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Report on a practical - Investigating catalase activity.

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Introduction

REPORT ON A PRACTICAL: INVESTIGATING CATALASE ACTIVITY In this experiment I need to find out the factors that affect the rate of reaction of the enzyme catalase. I will need to carry out some background information to find out what may affect my experiment. Introduction: Enzymes are biological catalysts; they speed up the chemical reactions, which go on inside living things. Without them the reactions would be so slow that life would not exist! Enzymes are very efficient at doing their job. For example, in chemical reactions which happen in our cells, (i.e. our liver), they produce a by-product called hydrogen peroxide. Hydrogen peroxide is extremely poisoness so we must get rid of it quickly. Under the influence of an enzyme called catalase, the hydrogen peroxide is broken down into harmless water and oxygen. Catalase acts very quickly; one molecule of it can deal with six million molecules of hydrogen peroxide in one minute. Catalase (from potato discs) = Enzyme Hydrogen Peroxide ---------------------------------- Oxygen & Water = Substrate = Products The properties of an enzyme are as follows: - They are specific in their action: Each enzyme controls one particular reaction or type of reaction. - They can be used over and over again: They are not altered by the reaction in which they take part. However an enzyme molecular eventually runs down and has to be replaced. ...read more.

Middle

This is because the hydrogen peroxide will start to become saturated and there will be less hydrogen particles to collide and therefore less oxygen to be produced. Safety: Whilst carrying out this investigation I will have observed and kept to the relevant safety rules. I will have worn goggles to protect the eyes from the hydrogen peroxide. A labatory coat will be worn to prevent chemicals from spoiling clothes. Care will also be taken whilst handling the chemicals, as hydrogen peroxide is corrosive. I will also keep all the apparatus away from the edge of the desk to prevent breakages. Apparatus: - Hydrogen Peroxide - Cork Borer - Water - Scalpel - Bung - Chopping Board - Stop Watch - Beaker - Delivery Tube - Measuring Cylinder - Conical Flasks (2) - Potato - Hydrogen Peroxide (10cm) - Water Diagram: Variables: - Controlled Variable: I must ensure that I keep the temperature the same, the amount of hydrogen peroxide the same amount and exact size of each potato cylinder the same size throughout this experiment, to keep the experiment equally consistent throughout. - Independent Variable: I will keep everything the same as if it was a controlled variable, but I will change one element on each of the experiments -the amount of potato discs used. - Dependant Variable: This is to see the amounts of bubbles resulting in the independent variable that I will have done. ...read more.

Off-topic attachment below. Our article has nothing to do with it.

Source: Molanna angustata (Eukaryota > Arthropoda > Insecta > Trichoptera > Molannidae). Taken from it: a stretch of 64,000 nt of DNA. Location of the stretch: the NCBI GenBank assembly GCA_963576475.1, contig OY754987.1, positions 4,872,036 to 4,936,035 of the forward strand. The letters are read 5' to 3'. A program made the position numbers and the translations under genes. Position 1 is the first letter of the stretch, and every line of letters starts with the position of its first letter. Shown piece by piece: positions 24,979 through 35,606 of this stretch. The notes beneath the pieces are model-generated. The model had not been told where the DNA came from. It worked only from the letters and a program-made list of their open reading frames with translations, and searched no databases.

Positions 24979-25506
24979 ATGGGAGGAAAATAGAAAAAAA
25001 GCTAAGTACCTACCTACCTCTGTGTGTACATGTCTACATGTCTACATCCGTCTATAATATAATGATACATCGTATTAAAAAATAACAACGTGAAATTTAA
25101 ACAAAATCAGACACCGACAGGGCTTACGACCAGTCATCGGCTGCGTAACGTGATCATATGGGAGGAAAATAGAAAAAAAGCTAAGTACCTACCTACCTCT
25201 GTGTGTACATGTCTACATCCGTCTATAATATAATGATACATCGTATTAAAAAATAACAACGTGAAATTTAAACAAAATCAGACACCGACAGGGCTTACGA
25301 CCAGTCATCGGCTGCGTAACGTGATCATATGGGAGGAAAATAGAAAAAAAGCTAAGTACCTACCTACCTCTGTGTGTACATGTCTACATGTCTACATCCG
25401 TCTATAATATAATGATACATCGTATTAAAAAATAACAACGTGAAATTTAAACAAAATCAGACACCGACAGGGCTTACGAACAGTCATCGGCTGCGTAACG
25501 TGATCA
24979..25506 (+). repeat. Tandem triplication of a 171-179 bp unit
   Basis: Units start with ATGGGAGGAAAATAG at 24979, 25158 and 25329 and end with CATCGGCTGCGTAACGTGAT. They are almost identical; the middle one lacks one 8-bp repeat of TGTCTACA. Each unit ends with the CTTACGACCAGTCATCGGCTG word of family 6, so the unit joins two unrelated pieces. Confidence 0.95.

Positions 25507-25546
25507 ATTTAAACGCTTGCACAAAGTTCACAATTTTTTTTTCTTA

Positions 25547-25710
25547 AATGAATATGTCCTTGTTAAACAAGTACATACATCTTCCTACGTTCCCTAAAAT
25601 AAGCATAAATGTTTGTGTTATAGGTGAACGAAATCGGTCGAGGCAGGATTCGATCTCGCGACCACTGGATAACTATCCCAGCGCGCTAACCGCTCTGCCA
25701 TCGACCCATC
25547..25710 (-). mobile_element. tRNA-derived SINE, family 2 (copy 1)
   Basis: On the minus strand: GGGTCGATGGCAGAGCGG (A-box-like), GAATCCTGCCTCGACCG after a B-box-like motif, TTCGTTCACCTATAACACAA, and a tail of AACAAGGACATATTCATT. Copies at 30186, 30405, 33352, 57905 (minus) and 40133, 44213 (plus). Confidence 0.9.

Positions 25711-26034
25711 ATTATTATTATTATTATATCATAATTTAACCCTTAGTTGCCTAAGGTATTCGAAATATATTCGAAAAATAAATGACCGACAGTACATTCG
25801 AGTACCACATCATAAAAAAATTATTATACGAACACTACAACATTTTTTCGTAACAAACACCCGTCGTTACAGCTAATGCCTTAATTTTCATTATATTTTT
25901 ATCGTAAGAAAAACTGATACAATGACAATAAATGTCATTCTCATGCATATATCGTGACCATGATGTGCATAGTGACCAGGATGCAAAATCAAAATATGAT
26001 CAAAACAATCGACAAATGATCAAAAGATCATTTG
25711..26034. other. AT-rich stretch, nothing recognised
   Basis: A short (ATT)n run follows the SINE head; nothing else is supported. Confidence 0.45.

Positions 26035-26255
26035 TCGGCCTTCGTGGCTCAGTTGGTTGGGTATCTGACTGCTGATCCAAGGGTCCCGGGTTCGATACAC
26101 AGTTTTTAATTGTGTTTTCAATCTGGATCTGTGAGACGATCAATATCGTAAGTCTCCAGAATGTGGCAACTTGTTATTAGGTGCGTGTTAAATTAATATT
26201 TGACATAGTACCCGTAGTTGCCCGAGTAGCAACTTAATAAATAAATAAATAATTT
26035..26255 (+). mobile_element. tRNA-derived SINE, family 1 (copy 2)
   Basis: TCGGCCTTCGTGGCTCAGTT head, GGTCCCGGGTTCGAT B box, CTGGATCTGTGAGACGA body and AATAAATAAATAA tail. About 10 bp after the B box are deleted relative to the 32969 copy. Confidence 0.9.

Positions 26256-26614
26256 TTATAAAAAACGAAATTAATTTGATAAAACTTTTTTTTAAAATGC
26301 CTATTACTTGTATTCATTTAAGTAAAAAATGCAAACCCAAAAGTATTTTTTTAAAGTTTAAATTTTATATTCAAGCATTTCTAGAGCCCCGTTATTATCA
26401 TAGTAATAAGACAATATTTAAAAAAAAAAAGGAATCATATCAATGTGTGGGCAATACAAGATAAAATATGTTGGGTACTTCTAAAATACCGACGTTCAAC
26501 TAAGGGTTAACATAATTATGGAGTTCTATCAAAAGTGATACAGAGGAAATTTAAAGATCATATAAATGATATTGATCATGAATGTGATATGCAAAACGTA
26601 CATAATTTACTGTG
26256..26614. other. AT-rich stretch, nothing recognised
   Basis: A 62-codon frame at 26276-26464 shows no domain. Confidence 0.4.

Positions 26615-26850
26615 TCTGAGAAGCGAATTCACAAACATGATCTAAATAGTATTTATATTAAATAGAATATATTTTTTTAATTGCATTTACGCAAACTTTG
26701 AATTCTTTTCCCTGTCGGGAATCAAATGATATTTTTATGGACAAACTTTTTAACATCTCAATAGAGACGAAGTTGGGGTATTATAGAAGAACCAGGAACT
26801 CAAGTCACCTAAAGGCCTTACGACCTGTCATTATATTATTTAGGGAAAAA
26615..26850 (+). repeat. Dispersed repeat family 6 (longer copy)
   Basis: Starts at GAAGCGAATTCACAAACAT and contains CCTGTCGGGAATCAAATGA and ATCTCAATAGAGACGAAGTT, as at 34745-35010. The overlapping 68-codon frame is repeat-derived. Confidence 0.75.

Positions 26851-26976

Conclusion

- I will constantly monitor all results on each experiment to ensure that I do not miss anything (to ensure that the results will be 100% accurate). Results: The results that I gained from the all 6 experiments are shown in the table below. Experiment Potato Discs Minutes Bubbles Total Hydrogen Peroxide Frequency of a Bubble appearing No 1 5 5 39 10 cm Every 8 seconds No 2 10 5 34 10 cm Every 9 seconds No 3 15 5 62 10 cm Every 5 seconds No 4 20 5 99 10 cm Every 3 seconds No 5 25 5 93 10 cm Every 3.2 seconds No 6 30 5 206 10 cm Every 1.24 seconds Graph: Evaluation of Results: My experiment was successful, but I could do more things in order to get more reliable results. If I had had more time, I would certainly do the experiment more times with different amounts of potato discs. I would have liked to do the experiment using different amounts of the hydrogen peroxide to see the affect it would have had on the same amounts of potato discs that I had already used in the experiments that I had done. According to the results chart and the graph, there are no visible outstanding results. If I had done the experiment more times and got a more precise average, then there may have been some outstanding results (for example, results that were too high or too low in comparison to the majority of the results). ...read more.

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